Random Thoughts on the New Spending

Burning Money photo by @jpvalery at Unsplash

The government has passed a $1.9 TRILLION spending bill, without much reason to do so. Other than to give away money. Fourth-quarter GDP was just announced to be up 4.4%, one of the strongest reads in years. The last jobs report shows a significant drop in new jobless claims. Sure $500 billion for extended unemployment and small business relief would have really helped a lot of people, but $1.9 trillion of newly borrowed money, in an economic expansion? 

Irrational Exuberance, or Just Stupid?

I’ve received more questions about the activity in GameStop (GME) than any other stock in over 30 years in the business. Simply put, GME is a company floundering near bankruptcy. A large number of individual investors following a Reddit post decided to start buying up the stock. GME is a heavily “shorted” stock by many professional investors, meaning they make money if the stock goes lower, ideally for them into bankruptcy. By bidding the price higher, the Reddit followers were creating losses for these professionals, many of whom had to buy the stock to close out their short positions.

How to be a Millionaire, Part I

Photo by unsplash.com/@austindistel

There are more than 20 million people in the U.S. with enough assets to fit the definition of a millionaire, according to a 2020 study by Credit Suisse. Chris Hogan, radio host and author of the book “Everyday Millionaires,” surveyed more than 10,000 of those wealthy individuals to figure out their secret to success.

I thought I’d share some of his findings in our blog post.

2020 – Mid Year Outlook and Perspective

Photo by @nick604 on Unsplash

It’s been a crazy couple of months for the stock market. After falling into the fastest bear market in history in February, the S&P 500 is back near all-time highs. And that’s despite Q1 earnings for the index cratering 66%, one of the worst showings in its history.

Coronavirus and the Battle of the ‘Bots

In 2009 I sent out a newsletter with the following quote: “I have never seen this kind of volatility or irrational activity in 20 plus years." I later went on to mention the "...large one day drop of 4.58%..." My how times have changed, or not!

My first comment certainly holds true today. The daily volatility, which I address below, would have been unthinkable just two or three years ago. And while I do not mean to minimize the seriousness of the corona virus, I cannot call the market reaction rational.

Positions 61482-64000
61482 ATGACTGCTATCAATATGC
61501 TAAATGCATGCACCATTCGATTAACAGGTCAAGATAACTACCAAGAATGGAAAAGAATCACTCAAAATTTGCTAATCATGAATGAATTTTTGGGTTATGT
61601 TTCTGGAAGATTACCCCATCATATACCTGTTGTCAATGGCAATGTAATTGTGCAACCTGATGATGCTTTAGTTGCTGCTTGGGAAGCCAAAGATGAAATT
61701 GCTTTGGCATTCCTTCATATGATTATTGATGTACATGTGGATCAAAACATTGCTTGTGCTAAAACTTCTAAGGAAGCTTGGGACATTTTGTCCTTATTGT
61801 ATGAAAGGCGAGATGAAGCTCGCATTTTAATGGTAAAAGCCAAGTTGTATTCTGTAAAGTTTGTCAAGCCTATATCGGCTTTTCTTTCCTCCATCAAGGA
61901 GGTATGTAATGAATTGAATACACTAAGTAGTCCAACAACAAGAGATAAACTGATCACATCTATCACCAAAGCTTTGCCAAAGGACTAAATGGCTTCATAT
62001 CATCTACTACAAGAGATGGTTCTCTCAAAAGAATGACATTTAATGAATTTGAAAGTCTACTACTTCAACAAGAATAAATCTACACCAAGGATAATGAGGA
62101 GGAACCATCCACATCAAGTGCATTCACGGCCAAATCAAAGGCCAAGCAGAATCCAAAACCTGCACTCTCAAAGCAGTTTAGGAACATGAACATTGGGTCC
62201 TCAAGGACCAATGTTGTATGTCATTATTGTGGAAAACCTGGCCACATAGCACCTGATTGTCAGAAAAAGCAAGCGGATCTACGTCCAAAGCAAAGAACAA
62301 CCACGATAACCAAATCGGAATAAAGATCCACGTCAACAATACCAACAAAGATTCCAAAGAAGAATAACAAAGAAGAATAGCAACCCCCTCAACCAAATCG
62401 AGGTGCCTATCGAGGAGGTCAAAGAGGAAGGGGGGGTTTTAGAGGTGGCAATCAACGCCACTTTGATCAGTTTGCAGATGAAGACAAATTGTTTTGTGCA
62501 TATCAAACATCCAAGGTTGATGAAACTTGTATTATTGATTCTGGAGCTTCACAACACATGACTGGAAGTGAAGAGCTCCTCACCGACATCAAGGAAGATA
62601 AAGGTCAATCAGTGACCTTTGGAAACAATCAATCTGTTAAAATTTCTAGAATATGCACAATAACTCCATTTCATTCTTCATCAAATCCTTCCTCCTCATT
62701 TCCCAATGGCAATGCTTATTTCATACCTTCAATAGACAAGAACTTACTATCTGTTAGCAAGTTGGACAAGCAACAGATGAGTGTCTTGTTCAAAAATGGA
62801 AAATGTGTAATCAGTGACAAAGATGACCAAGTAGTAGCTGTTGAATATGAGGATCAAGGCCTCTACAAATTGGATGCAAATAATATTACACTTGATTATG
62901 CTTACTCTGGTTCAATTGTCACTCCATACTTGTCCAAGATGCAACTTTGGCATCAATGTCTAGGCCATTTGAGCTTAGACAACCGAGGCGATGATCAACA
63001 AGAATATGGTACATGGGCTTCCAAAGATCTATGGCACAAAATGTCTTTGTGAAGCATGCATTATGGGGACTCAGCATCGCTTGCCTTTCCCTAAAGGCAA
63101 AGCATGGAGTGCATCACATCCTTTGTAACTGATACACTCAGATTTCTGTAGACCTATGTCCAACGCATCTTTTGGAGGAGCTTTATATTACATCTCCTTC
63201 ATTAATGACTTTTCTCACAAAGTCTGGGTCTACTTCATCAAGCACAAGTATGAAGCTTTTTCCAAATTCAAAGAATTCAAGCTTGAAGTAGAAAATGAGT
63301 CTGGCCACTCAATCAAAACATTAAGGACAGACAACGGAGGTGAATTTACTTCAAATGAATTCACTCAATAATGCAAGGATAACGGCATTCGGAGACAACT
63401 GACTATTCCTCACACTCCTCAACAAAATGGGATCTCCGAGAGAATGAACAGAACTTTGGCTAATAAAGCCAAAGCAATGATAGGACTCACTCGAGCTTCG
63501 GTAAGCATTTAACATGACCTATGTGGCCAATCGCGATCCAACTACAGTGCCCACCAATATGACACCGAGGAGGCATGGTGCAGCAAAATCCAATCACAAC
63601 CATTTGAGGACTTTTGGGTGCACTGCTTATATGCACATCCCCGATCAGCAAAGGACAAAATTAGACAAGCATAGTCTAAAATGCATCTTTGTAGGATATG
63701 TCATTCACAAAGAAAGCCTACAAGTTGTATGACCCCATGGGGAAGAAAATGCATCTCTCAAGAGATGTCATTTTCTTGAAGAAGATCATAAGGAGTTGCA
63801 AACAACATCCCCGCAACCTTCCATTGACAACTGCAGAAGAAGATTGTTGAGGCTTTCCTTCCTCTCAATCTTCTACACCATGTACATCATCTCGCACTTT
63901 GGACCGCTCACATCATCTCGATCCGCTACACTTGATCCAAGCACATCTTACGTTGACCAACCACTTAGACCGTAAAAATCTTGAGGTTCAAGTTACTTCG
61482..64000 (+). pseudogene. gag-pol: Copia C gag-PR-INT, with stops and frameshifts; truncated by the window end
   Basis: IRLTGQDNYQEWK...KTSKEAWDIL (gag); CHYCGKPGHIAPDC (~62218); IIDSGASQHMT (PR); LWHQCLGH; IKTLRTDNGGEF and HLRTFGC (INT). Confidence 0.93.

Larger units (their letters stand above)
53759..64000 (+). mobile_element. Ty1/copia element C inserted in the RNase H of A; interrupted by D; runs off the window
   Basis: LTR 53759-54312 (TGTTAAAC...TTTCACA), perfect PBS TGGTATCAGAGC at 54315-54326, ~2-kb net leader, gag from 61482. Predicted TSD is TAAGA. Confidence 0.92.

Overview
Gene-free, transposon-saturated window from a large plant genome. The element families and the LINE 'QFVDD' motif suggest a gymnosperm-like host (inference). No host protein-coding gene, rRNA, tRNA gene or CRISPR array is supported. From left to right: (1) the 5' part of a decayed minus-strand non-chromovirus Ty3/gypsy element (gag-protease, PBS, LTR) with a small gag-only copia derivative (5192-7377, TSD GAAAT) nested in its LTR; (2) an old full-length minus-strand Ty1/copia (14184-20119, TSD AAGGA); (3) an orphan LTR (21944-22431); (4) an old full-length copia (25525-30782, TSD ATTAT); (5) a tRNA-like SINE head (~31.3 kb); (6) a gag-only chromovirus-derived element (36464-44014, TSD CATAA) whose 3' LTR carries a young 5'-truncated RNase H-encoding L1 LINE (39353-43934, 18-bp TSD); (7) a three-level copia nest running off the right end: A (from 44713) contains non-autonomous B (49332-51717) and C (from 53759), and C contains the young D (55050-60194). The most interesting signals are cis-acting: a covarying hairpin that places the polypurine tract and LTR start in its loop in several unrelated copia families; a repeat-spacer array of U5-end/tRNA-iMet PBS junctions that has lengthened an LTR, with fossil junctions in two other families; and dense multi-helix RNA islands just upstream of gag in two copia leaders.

Coronavirus 2020

Man wearing face mask

“Simply put, our economy is strong, unemployment is at a 50-year low, household income is at a 20-year high, consumer sentiment is near record highs, and corporate earnings continue to impress.” www.Zacks.com

Q: So what went wrong?

A: The Coronavirus

The stock market does not like uncertainty, especially uncertainty centers around a question like, “How bad can it get?” More and more experts and market pundits are answering that question with some variation of “Pretty bad?”

Ultra-Wealthy Preparing for Huge Sell Off

Photo by Markus Spiske on Unsplash

According to UBS, the ultra-wealthy hold on average 25% of their capital in cash. Their rationale is that the stock market will see big trouble in 2020. On the surface that seems like a scary warning for the rest of us. But before you make such drastic moves with your portfolio, consider the following:

Market Commentary

One of the “deadliest” sayings in investing is “This time it’s different”. Many investors and pundits, when faced with data contrary to their current views will rationalize a position by saying those infamous words. As they say as well, “history may not repeat, but it does rhyme.” While the big picture may not repeat, policy decisions and market reactions do. Whether interest rates are changing due to inflation fears, a slowing or accelerating economy, macro dollar policy…the results are the same. Fed tightening (rising interest rates) are never good for the market or the economy.

Welcome to our Fund Trader Pro Blog

Many people who don’t write themselves, think that writing a few paragraphs on a topic, posting it, and calling it a blog, is a pretty easy process. But as I’ve been a writer for years from everything from a book and to professional publications to many, many blog posts, let me say, it isn’t that easy! Ideas may be many but formulating an idea into a cohesive article, doing research when necessary, and trying to stay timely in our rapid changing (financial) world can be a tough ask.

Fund Trader Pro - A Robo Advisor Customized to Your 401(k) Plan

Introducing Fund Trader Pro, LLC (FTP) a new company with a new approach to managing 401k retirement accounts. FTP is a robo advisor with a personal, customer centric business model.

FTP’s approach utilizes a momentum based model co-authored by Bill DeShurko, one of FTP’s Managing Members. The research was awarded the prestigious Charles H Dow Award by the Market Technicians Association in 2008.

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